NPB Gets Close Look at Important Pork Import System in Mexico

MEXICO - USMEF led directors of the National Pork Board (NPB) on a thorough review of the Mexican pork market this week, presenting a detailed overview of how US pork moves through that country’s distribution system and offering a look at new and innovative uses for US pork products.
calendar icon 21 March 2017
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The NPB delegation was in Mexico to learn more about US pork’s largest volume market, which is a critical destination for hams and a range of other pork cuts and variety meats.

“What we’ve really seen and learned on this mission is that Mexico is a very important trading partner, not only for the US industry but also for the American farmer,” said Jan Archer, president of NPB. “For pork producers, Mexico is a market we cannot afford to lose, so we are building bridges – not walls.”

NPB directors were first given a briefing on USMEF’s activities in Mexico, as Oscar Ferrara, USMEF regional director for Mexico, Central America, and the Dominican Republic, talked about Latin America’s current market conditions and its potential for future growth.

USMEF Vice President for Industry Relations John Hinners summarized several US pork programmes and activities around the world, using the Gochipo campaign in Japan as an example of USMEF connecting with consumers and the food industry.

USMEF Technical Manager Alejandra Valdez and Marketing Director Gerardo Rodriguez detailed successful promotions and activities that USMEF is undertaking in Mexico and Central America.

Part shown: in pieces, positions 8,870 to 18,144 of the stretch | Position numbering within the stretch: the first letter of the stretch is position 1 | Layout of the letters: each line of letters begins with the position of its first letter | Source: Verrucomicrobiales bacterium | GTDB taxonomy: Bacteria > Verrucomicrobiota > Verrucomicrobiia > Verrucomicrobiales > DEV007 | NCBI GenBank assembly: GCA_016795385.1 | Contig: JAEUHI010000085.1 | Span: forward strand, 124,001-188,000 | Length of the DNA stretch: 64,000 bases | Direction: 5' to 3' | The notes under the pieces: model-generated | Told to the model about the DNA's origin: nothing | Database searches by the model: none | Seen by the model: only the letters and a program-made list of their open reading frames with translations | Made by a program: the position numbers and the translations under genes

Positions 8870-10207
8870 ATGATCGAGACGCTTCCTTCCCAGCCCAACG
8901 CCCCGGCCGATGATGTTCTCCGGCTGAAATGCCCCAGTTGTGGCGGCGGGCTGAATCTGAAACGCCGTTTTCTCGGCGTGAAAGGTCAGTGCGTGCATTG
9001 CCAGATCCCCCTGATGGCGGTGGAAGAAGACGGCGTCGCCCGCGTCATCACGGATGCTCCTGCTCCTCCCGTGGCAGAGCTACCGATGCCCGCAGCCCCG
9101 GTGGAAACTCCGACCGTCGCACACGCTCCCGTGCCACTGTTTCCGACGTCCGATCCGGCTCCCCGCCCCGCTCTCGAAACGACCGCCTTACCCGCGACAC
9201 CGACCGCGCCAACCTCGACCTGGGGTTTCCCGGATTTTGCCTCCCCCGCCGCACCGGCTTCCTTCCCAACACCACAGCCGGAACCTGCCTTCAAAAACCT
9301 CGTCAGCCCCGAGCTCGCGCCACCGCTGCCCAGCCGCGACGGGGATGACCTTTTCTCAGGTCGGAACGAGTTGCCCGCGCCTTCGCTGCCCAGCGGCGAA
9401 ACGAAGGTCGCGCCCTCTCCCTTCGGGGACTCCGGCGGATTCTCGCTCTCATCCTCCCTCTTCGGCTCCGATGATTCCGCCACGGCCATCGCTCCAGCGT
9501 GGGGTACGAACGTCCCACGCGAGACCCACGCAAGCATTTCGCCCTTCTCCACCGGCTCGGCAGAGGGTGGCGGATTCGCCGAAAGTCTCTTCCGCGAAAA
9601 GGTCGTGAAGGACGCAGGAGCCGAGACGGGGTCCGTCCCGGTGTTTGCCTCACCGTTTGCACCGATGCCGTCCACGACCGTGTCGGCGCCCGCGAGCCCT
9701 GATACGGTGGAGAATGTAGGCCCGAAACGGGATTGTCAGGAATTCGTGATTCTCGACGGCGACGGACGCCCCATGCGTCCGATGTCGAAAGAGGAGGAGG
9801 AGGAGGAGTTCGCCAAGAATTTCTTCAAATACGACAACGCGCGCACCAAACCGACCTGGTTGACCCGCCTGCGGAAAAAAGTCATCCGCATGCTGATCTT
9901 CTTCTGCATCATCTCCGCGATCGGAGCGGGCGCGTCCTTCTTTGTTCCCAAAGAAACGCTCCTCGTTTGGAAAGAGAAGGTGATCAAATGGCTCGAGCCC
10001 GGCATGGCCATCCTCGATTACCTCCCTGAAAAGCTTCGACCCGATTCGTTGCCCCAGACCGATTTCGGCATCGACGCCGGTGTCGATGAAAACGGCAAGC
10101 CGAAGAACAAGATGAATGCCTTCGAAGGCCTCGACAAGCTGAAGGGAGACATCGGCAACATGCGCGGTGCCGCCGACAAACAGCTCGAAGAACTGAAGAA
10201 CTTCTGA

Mr Rodriguez also talked about the development of new US pork products that currently are sold at restaurants and supermarkets in Mexico – such as US pork wings made from the shank, which the NPB group had the opportunity to taste.

A stop at Tecnologico de Monterrey in Mexico City for a "US Pork Processing: Innovation in Product Development" workshop supported Rodriguez’s positive outlook for the potential of expanding US pork sales.

USMEF Meat Consultant Lizeth Rodriguez led the workshop, which included US pork importers, processors and distributors from greater Mexico City. The NPB group was able to meet representatives of companies that import, process or distribute US pork products in central Mexico.

“The workshop really opened some eyes and they were able to show us more than 20 innovative new uses for pork products,” said Mr Hinners. “An example is a pasteurized pork product that is packaged in a pouch and has a shelf life of two years. There were several other very encouraging ideas presented by ‘think tank’ teams that are working on new ways to utilize pork.”

The NPB team was also shown how US pork is sold to consumers in Mexico.

“We went to a Costco outlet and observed US pork on the store’s shelves – and we also toured both ends of the retail spectrum, from traditional wet markets to high-end supermarkets,” said Mr Hinners. “On the final day, we met with importers and distributors in Mexico to gain better insight into the pork import system.”

NPB board members were also given an overview of the Mexican pork market by Mary Rose Parrish, agriculture attaché at the US Embassy in Mexico.

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